As broader inequalities remain, expanding university access cannot replace other programs that lower financial and non-financial barriers for low SES students. In fact, these policies are complementary. For instance, scholarship schemes are a complementary intervention needed to lower costs related to migration, school supplies and other living expenses for disadvantaged students. In the absence of such programs, low SES students may not be able to enroll or may be faced with the choice of increasing working hours, which affects academic outcomes.
Gaps that affect education attainment start in the early years. They reproduce and amplify over time. Relaxing constraints on college admission for low SES students is a necessary measure, though not sufficient, to ensure they succeed. An approach that focuses on closing the gaps in key transition points throughout K-12, that also includes other measures to tackle persistent barriers, will bring us closer to the equity goals we are trying to achieve.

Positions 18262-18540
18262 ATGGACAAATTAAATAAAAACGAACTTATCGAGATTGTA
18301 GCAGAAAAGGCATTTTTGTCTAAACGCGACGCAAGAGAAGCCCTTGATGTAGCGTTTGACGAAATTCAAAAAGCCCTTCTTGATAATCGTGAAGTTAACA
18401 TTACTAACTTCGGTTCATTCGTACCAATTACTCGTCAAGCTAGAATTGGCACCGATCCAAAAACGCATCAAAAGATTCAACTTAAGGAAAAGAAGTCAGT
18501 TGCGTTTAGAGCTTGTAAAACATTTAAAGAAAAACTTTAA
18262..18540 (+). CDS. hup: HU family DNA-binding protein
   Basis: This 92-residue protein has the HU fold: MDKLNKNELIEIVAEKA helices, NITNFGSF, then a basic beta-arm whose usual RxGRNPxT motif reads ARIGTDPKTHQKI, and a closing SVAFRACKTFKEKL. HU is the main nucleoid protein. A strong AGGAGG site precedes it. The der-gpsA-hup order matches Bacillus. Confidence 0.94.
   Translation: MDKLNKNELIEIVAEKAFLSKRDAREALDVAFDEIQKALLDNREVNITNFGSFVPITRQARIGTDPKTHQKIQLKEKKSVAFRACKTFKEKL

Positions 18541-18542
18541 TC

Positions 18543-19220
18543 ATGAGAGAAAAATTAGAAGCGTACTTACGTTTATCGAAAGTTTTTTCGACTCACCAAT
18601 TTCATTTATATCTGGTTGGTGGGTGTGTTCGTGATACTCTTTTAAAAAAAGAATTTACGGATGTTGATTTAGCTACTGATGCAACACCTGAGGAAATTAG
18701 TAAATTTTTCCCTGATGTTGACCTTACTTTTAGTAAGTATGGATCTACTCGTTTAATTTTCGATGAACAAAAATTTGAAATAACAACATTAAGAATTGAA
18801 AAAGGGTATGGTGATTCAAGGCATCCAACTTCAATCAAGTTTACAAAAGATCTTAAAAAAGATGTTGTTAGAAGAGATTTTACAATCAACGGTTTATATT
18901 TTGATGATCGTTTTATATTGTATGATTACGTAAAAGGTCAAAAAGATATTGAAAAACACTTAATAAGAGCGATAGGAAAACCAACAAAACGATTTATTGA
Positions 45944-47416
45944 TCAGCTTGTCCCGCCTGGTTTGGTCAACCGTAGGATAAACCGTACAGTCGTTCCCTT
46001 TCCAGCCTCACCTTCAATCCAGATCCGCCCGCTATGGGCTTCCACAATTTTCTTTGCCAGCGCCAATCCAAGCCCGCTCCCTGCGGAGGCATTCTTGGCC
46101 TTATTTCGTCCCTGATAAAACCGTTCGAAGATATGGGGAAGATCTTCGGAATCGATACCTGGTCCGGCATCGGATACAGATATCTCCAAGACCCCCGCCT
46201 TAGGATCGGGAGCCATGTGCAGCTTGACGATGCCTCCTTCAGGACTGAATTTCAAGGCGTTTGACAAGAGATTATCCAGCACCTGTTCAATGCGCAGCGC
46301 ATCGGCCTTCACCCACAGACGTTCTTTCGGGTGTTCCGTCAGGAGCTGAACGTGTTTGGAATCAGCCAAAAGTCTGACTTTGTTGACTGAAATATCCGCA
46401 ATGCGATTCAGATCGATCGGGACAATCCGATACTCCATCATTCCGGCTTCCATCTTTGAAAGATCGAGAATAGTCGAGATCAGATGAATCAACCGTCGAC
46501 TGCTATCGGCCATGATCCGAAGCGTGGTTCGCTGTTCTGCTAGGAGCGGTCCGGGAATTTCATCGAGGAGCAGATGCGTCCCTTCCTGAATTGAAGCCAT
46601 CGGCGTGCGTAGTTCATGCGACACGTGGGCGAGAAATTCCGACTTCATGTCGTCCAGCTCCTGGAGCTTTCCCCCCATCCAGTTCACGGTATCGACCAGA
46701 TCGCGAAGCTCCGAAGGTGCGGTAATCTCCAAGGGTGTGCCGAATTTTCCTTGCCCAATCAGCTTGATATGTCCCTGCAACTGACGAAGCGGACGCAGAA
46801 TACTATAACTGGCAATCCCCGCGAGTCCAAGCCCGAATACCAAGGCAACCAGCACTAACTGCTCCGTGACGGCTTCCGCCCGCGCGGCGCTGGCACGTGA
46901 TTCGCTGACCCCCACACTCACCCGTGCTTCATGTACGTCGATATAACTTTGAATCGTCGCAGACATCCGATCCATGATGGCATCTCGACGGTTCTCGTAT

Meet the Author: María Luisa Zeta
María Luisa Zeta is a MPA '22 student at the Princeton School of Public and International Affairs (SPIA), where she focuses on economics and policy analysis. She has experience working in education research and policy in Peru, her home country, and in other Latin American countries. Her areas of work are equity and learning quality across different grade levels with a particular interest in Pre-K and higher education.